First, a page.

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At a Glance:
Title:
Dallas National Insurance Company v. De La Cruz
Date:
August 28, 2015
Citation:
470 S.W.3d 56
Court:
Texas Supreme Court
Status:
Published Opinion

Dallas National Insurance Company v. De La Cruz

Supreme Court of Texas.

DALLAS NATIONAL INSURANCE COMPANY, Petitioner,

v.

Gloria DE LA CRUZ, Respondent

No. 13–0814

|

OPINION DELIVERED: August 28, 2015

*57 ON PETITION FOR REVIEW FROM THE COURT OF APPEALS FOR THE EIGHTH DISTRICT OF TEXAS

Attorneys & Firms

Phillip L. Wray, The Silvera Firm, Dallas, for Petitioner.

Robert E. Riojas, The Riojas Law Firm, P.C., El Paso, for Respondent.

Opinion

PER CURIAM

In this workers’ compensation case, the trial court awarded Gloria De La Cruz lifetime income benefits (LIBs) pursuant to Section 408.161 of the Texas Workers’ Compensation Act (the Act). TEX. LAB. CODE § 408.161. The award was based on De La Cruz’s claim that an injury to her back extended to and affected both her feet at or above the ankle, causing permanent, total loss of use of them. The court of appeals affirmed. We reverse and render.

De La Cruz was working as a cook for Kona Kreek restaurant on February 18, 2004, when she fell, injuring her left knee and back. Kona Kreek carried workers’ compensation insurance with Dallas National Insurance Company, and it is undisputed that her injuries were compensable.

De La Cruz was released to return to light duty work in March 2004. However, she could not perform light duties and was again taken off work by her doctors. She was eventually diagnosed with discectomy.” Later she had anthroscopic surgery on her left knee. Despite these surgeries, De La Cruz continued to experience pain and numbness in her legs and continued to seek treatment for back and knee pain.

In 2009, De La Cruz filed a claim for LIBs with the Division of Workers’ Compensation. She claimed her 2004 injury caused the total loss of use of both her feet at or above the ankle, the loss of use was permanent, and she was entitled to LIBs pursuant to Section 408.161 of the Act. See TEX. LAB. CODE § 408.161. A contested case hearing was held, and the hearing officer determined that she was not entitled to LIBs. De La Cruz appealed. An appeals panel of the Division affirmed, and De La Cruz appealed to the district court. See id. §§ 410.252, 410.301. Following a non-jury trial, the court found that her injury resulted in the total and permanent loss of use of both her feet at or above the ankle and awarded LIBs.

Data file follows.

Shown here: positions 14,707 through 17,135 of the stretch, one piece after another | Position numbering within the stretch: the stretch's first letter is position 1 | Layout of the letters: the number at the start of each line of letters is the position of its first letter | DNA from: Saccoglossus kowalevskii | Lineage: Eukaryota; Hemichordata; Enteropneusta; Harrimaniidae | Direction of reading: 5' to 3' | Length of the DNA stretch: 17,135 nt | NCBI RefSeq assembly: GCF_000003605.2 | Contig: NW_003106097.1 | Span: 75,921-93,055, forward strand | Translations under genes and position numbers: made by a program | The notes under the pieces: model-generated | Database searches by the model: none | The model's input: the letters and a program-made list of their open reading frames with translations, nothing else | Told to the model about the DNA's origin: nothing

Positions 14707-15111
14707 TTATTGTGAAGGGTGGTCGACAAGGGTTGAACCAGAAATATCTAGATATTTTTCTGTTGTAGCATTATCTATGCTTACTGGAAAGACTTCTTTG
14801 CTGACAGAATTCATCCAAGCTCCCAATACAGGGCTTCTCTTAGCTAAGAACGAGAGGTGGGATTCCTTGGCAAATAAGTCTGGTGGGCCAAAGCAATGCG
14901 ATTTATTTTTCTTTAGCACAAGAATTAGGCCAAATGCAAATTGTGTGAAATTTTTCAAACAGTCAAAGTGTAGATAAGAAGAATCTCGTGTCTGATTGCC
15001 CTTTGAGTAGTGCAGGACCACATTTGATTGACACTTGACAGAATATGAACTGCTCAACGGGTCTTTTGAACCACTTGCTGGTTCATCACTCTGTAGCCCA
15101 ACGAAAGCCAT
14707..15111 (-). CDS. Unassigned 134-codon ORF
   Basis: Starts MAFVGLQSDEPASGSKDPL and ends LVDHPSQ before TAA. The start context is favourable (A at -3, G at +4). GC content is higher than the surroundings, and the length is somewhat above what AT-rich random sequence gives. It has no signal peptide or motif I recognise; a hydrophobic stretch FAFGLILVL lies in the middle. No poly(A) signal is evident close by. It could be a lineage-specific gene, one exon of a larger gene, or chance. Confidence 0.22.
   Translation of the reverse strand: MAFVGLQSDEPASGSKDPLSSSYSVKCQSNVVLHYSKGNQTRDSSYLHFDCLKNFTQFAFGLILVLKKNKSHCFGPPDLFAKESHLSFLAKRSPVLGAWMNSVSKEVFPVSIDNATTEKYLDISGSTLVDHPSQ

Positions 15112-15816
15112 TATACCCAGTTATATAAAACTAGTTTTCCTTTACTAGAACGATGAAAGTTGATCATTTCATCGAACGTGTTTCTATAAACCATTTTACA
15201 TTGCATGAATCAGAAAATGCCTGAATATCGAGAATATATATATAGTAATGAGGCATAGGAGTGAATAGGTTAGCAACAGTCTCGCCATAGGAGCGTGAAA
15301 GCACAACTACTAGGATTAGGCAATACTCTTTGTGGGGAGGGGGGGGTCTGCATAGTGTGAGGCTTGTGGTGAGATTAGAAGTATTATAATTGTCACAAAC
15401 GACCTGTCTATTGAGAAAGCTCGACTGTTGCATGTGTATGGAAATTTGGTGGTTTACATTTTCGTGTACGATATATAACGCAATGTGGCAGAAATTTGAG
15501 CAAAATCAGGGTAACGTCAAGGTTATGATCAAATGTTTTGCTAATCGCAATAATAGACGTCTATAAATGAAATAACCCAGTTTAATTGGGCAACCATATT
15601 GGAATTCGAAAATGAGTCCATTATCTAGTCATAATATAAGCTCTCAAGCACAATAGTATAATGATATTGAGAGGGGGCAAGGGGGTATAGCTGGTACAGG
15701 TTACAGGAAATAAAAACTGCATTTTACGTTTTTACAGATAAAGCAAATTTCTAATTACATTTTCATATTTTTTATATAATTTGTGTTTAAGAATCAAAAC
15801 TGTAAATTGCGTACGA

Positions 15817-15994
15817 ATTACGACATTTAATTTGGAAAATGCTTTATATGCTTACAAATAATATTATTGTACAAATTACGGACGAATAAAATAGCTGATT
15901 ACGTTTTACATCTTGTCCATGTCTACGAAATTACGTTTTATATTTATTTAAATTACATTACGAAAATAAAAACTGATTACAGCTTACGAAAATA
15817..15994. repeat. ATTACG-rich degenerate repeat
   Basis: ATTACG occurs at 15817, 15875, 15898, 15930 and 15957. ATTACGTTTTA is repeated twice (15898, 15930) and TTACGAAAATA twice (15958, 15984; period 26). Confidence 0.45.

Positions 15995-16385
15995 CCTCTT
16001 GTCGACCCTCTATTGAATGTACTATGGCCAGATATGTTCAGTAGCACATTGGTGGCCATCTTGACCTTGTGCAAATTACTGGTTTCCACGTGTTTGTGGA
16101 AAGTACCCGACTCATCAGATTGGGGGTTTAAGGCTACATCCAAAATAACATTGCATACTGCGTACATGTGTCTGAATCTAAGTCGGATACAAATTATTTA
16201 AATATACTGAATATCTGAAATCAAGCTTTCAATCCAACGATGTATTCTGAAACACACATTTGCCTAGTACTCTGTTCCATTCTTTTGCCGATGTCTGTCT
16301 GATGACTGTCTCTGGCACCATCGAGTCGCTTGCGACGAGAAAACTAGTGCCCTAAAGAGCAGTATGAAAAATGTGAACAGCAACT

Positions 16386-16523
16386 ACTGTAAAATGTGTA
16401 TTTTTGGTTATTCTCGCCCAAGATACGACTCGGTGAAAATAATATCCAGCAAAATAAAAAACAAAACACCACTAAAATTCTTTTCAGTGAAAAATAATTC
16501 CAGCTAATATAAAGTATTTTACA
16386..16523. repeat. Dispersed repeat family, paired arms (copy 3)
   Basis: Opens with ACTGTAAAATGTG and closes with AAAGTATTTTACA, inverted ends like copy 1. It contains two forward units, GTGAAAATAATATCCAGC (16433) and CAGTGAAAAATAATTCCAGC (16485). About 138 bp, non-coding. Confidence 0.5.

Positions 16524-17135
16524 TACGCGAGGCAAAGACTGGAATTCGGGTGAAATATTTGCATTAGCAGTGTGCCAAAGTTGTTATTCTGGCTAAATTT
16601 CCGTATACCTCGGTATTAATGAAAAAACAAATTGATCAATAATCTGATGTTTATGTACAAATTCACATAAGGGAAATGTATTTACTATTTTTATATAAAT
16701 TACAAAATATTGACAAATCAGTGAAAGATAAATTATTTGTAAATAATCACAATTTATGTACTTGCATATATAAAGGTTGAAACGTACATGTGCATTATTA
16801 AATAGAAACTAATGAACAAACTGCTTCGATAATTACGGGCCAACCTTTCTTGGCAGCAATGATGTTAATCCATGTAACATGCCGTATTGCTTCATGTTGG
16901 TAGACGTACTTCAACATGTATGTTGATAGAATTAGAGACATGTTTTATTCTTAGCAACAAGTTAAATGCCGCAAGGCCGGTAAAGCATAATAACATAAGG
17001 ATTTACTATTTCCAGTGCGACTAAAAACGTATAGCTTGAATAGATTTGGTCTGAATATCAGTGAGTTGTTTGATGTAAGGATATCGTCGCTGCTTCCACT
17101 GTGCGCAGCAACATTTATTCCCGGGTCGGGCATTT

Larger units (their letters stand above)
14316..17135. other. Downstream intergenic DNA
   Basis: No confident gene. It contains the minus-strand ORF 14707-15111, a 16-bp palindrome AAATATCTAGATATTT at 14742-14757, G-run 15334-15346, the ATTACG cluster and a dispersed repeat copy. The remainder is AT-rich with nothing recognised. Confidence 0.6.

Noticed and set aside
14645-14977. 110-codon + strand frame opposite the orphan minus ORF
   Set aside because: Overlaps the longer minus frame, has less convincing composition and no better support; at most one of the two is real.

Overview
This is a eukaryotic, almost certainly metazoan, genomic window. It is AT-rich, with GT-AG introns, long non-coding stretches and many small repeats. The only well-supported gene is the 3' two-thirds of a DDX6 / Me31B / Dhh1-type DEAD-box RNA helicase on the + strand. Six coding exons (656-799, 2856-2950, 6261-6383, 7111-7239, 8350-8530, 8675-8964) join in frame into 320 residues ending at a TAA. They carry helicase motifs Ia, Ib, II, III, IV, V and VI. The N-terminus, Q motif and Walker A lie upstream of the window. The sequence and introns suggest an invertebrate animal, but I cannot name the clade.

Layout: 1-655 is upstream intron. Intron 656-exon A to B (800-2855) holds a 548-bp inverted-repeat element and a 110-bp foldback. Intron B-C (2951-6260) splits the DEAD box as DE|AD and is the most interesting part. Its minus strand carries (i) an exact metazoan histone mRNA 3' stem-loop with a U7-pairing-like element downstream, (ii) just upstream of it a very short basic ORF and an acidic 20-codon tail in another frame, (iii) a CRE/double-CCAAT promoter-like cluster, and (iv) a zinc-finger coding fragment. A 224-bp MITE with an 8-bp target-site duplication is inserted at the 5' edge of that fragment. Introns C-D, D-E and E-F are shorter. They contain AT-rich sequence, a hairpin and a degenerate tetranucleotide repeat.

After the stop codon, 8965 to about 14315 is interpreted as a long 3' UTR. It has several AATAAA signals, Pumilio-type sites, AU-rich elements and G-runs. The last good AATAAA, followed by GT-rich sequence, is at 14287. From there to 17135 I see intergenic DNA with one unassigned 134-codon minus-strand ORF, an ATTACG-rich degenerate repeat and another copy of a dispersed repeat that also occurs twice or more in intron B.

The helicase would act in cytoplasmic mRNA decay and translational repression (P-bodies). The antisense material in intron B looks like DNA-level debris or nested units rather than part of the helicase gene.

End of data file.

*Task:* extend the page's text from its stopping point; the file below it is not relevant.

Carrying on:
Dallas National appealed, challenging both the legal and factual sufficiency of the evidence to support the judgment. The court of appeals affirmed. Id. at 43.

In this Court, Dallas National challenges the court of appeals’ determination that the evidence was sufficient to support the trial court’s judgment.

A challenge to the legal sufficiency of the evidence will be sustained only if (a) [there is] a complete absence of evidence of a vital fact; (b) the court is barred by rules of law or of evidence from giving weight to the only evidence offered to prove a vital fact; (c) the evidence offered to prove a vital fact is no more than a mere scintilla; [or] (d) the evidence establishes conclusively the opposite of the vital fact.

*58 Akin, Gump, Strauss, Hauer & Feld, L.L.P. v. Nat’l Dev. & Research Corp., 299 S.W.3d 106, 115 (Tex.2009)).

Section 408.161 of the Texas Workers’ Compensation Act enumerates seven types of injuries that entitle an employee to LIBs. The Act, as relevant to this case, provides that

(a) Lifetime income benefits are paid until the death of the employee for:

...

(2) loss of both feet at or above the ankle;

...

(b) For purposes of Subsection (a), the total and permanent loss of use of a body part is the loss of that body part.

(b). “Total loss of use” is not defined in the statute, but we have determined that

[a] total loss of the use of a member exists whenever by reason of injury, such member no longer possesses any substantial utility as a member of the body, or the condition of the injured member is such that the workman cannot procure and retain employment requiring the use of the member.

Id.

De La Cruz relies on Id. But neither the doctor who testified in De La Cruz’s case nor De La Cruz’s medical records reflects *59 such a situation. The closest the evidence comes to proving damage or harm to the physical structure of De La Cruz’s feet are piecemeal, unexplained statements in various medical records.

One medical record indicates that she suffers from “postlaminectomy syndrome” and “dermatomal loss” due to nerve damage in her back. However, the record does not identify what parts of her lower extremities were involved or whether there was any physical damage or harm to them. That is, there is no evidence that those conditions caused or were the result of damage or harm to the physical structure of both her feet at or above the ankle as opposed to reflecting injury to the nerve roots in her back. Another such medical record is from an examination in 2009 where the examining doctor noted that De La Cruz’s ankle reflexes were absent bilaterally. But the one entry regarding the finding does not identify whether the condition was transient or permanent in both ankles; whether it reflected more than damaged nerve roots in De La Cruz’s back; whether De La Cruz’s feet were unable to function properly; or whether the condition was permanent and caused permanent total loss of use of both her feet.

In sum, there is evidence that the injury to De La Cruz’s back affected her lower extremities, including her feet. But, as we concluded in 347 S.W.3d at 275. Here, there is no such evidence.

We reverse the judgment of the court of appeals and render judgment denying De La Cruz’s claim for LIBs.

End of Document
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